Stem Cell Sciences, a global biotech company with a focus on stem cell technology, has signed on Merck as its first customer for its SC Services business, which produces custom stem cells for use in high-throughput drug screening.
SC Services, which SCS launched in December, is the company’s fourth business unit and represents an expansion of SCS’ near-term revenue potential as the firm keeps its eye on its long-term goal of developing stem cell-based drugs.
Under the terms of the Merck agreement, disclosed this week, SCS has licensed its mouse neural stem cell technology for research use. The deal includes a “substantial” upfront payment along with milestone payments “at different key points along the way,” according to David Dodd, chairman of SCS’ board.
He declined to provide additional terms of the agreement.
SCS is not the only firm who sees the commercial promise of stem cells for high-throughput screening. Another stem cell biology firm, Stem Cell Innovations, told CBA News last week that it is using human stem cells to develop heart, lung, and other cells for its ACTIVTox screening platform, which is currently based on a proprietary liver cell line [CBA News 02-16-06].
But SCS does appear to be farther ahead in its development, and the deal with Merck — which it signed within three months of the launch of SC Services — appears to be a sign that SCS is on the right track.
In addition, Dodd said that the company is in discussions with “numerous other highly identifiable companies” regarding the offering.
‘Cells in Wells’
SC Services joins Stem Cell Sciences’ SC Proven and SC Licensing business units as engines for near-term revenue to support longer-term therapeutic development activities that it conducts under its SC Therapies group.
SC Proven provides cell culture media and reagents via a distribution agreement with Chemicon (now Millipore) signed in late 2005, while SC Licensing is responsible for outlicensing the company’s stem cell IP to biotech and pharmaceutical firms.
Customers for this business include Deltagen and Lexicon, which use the technology to develop knockout mice. The two Stem Cell Sciences business units together generated £742,000 ($1.45 million) in revenues in 2006.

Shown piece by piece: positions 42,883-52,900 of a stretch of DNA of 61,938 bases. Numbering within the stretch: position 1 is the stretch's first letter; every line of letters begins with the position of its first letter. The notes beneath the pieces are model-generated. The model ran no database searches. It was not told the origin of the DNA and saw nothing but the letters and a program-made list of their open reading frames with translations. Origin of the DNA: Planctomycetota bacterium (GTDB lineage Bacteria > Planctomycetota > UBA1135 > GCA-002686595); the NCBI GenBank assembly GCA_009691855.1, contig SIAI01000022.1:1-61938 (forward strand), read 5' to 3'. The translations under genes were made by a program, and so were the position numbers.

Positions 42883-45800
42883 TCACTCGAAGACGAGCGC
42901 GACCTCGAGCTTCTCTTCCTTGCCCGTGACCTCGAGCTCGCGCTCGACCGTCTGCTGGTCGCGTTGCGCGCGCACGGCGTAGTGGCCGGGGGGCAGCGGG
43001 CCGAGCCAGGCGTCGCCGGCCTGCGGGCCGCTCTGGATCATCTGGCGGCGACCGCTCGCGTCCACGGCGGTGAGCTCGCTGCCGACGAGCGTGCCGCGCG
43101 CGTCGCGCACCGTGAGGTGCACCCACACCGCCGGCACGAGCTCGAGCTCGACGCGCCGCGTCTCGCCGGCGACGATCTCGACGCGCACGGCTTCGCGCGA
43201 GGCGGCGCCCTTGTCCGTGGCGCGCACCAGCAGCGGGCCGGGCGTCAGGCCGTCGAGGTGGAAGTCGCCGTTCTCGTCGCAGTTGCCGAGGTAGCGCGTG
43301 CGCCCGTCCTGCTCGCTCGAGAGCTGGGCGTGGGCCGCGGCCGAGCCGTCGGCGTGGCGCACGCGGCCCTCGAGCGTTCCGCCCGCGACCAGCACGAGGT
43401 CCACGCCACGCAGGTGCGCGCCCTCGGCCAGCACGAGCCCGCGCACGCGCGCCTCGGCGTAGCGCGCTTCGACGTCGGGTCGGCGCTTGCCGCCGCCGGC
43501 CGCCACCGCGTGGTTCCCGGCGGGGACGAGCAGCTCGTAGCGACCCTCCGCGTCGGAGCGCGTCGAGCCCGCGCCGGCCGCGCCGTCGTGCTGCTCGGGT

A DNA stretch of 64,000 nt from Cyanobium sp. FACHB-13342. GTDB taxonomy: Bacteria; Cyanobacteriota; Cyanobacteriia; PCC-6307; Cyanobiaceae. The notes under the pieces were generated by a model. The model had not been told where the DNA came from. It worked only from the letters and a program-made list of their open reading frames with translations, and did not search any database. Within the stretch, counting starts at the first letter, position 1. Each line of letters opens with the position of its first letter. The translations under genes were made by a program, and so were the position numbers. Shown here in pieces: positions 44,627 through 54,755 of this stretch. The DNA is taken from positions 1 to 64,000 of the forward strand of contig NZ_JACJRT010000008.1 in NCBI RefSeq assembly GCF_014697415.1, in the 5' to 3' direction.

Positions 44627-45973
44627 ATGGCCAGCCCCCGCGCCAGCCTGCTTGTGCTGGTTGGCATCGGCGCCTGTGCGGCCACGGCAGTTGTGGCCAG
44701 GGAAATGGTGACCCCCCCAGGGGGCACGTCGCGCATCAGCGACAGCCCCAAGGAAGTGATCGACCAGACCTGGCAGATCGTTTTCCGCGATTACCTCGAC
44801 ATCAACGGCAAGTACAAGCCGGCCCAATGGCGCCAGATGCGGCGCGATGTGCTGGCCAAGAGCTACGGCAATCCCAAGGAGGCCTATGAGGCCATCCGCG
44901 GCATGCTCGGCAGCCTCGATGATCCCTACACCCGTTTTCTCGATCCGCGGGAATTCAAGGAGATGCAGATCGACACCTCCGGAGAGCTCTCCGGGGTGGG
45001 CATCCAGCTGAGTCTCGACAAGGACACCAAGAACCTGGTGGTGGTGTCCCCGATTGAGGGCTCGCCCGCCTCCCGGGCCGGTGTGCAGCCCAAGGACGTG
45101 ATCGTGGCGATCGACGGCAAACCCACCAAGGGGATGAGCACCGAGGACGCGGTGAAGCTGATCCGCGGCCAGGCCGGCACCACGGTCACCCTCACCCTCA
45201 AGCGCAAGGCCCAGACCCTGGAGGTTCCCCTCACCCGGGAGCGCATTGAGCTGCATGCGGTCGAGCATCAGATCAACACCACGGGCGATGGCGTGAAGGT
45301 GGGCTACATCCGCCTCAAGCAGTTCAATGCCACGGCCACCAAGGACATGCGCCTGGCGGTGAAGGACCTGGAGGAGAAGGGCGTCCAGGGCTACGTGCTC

SC Services is housed in a cell-production facility at the Babraham Research Campus in Cambridge, UK. The group develops stem-cell-based drug screens and assays using robotic cell culture equipment that can produce multiple cell lines in parallel.
According to the company’s preliminary financial statement for 2006, the “significant investment” that SCS made in the facility “is central to the company's near-term revenue flow and longer-term business strategy. … By upscaling cell based screening capability for the drug discovery industry, SCS also enhances its ability to identify the regulatory molecules which underpin the company's core competency — stem cell regulation.”
Dodd told Cell-Based Assay News that the SC Services group’s motto is “putting cells in wells.”
Dodd said that while the firm’s long-term goal is to develop stem cell-based therapeutics, he noted that “these aren’t going to happen in the next five years or 10 years.”
In the meantime, he said, “our business model has been to bring value from stem cell biology today.”
Dodd said that the drug-discovery tool sector “is just now starting to be impacted by the application of stem cell biology, and we expect to be the leader in that application area.”
He noted that public opinion of stem cell research tends to lean toward therapeutic applications. “Right now when people think about it they think, ‘Oh, someday the crippled man is going to walk, the blind man is going to see, and that’s the promise of stem cells,’” he said.